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Design: How Should Google Advertise Glass? Here's One Idea

A lot of people are excited for Google Glass right now. The first Explorer units began rolling into the happy embrace of those selected for the exclusive pilot program just last week, and we've already seen a ton of feedback. Combined with decent pre-release coverage, it's clear that Glass has the potential to shake things up once more people have it in their hands. Of course press coverage and user excitement only form part of the story.

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[Editorial] Five Android Gaming Fads That Need To Die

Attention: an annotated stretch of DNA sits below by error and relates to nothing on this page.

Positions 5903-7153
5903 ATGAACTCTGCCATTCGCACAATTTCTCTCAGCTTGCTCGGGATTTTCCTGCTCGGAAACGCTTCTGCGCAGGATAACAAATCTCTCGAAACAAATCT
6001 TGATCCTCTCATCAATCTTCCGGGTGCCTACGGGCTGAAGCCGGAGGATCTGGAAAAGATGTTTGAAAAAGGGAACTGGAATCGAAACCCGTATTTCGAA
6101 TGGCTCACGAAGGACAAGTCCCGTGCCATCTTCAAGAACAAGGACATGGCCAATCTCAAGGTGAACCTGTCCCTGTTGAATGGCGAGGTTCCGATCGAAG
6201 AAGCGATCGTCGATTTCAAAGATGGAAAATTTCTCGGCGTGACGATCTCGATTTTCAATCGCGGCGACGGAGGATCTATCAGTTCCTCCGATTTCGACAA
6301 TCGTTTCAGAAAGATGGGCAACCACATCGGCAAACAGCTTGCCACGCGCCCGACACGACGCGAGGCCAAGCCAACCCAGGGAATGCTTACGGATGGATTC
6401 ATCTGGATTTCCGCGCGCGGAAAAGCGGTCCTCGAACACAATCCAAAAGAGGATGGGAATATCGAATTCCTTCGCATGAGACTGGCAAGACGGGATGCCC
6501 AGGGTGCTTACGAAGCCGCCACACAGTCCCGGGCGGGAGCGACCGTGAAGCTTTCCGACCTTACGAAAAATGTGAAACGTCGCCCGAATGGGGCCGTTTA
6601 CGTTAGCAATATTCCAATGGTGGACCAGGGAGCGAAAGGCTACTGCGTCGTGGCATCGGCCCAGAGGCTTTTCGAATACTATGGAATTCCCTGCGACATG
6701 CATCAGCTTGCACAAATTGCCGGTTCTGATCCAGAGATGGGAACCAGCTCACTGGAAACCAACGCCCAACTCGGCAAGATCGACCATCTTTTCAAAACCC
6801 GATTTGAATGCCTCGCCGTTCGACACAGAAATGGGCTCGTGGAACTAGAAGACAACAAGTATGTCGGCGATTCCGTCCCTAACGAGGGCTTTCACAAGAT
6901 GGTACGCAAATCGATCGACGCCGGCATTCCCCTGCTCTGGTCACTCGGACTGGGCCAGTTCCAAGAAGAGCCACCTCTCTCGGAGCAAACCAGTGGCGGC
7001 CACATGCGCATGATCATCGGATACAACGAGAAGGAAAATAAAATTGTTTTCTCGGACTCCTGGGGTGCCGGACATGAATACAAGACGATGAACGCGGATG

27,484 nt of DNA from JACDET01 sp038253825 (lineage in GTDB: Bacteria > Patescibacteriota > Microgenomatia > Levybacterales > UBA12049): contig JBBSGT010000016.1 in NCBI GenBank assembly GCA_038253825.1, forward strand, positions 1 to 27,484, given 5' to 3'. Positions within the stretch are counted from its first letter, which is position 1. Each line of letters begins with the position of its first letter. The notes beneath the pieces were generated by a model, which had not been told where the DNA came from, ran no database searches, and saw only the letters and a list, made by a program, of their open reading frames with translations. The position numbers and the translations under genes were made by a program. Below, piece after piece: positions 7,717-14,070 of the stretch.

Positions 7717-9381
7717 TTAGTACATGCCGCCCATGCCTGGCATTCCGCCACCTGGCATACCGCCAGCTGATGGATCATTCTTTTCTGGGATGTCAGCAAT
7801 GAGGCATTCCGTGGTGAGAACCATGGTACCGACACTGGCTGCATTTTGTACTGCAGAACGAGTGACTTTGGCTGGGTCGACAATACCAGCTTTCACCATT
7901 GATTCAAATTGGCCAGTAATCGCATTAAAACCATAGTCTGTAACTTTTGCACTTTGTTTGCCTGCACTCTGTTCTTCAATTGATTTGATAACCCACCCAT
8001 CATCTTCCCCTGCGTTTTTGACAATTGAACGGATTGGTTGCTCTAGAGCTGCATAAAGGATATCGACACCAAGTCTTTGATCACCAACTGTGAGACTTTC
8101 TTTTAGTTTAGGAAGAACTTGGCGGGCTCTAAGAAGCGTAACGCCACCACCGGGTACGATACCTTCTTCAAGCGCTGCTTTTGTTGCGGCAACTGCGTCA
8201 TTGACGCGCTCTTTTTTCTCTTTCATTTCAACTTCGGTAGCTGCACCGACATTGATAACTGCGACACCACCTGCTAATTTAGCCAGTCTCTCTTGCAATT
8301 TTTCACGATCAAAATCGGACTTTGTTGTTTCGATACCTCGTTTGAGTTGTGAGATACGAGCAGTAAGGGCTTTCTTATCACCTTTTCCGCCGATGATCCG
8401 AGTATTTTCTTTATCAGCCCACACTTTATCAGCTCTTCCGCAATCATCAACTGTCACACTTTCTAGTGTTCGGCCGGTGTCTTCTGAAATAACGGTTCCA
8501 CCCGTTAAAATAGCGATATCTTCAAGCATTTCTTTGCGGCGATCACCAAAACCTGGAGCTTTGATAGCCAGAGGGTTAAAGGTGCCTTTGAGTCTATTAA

I've been handling a fair bit of the gaming coverage here on Android Police for the last nine months, to say nothing of our regular game roundups. And while I'm still ecstatic that there's such a plethora of variety on the platform, there's definitely a few game elements that are far, far beyond their sell-by date. I'd hate to discourage developers from making games, but consider this: if your mobile game features any of the following bullet points, and (perhaps more importantly) a lack of innovation, you're doing something wrong.

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[Editorial] Virtualizing Android Is Kind Of A Big Deal For Everybody

A few days ago, I posted about a student project at a Russian University that aims to run two or more instances of Android at the same time on a single device. It's a technology called virtualization, and we already use it on web servers and developer machines everywhere.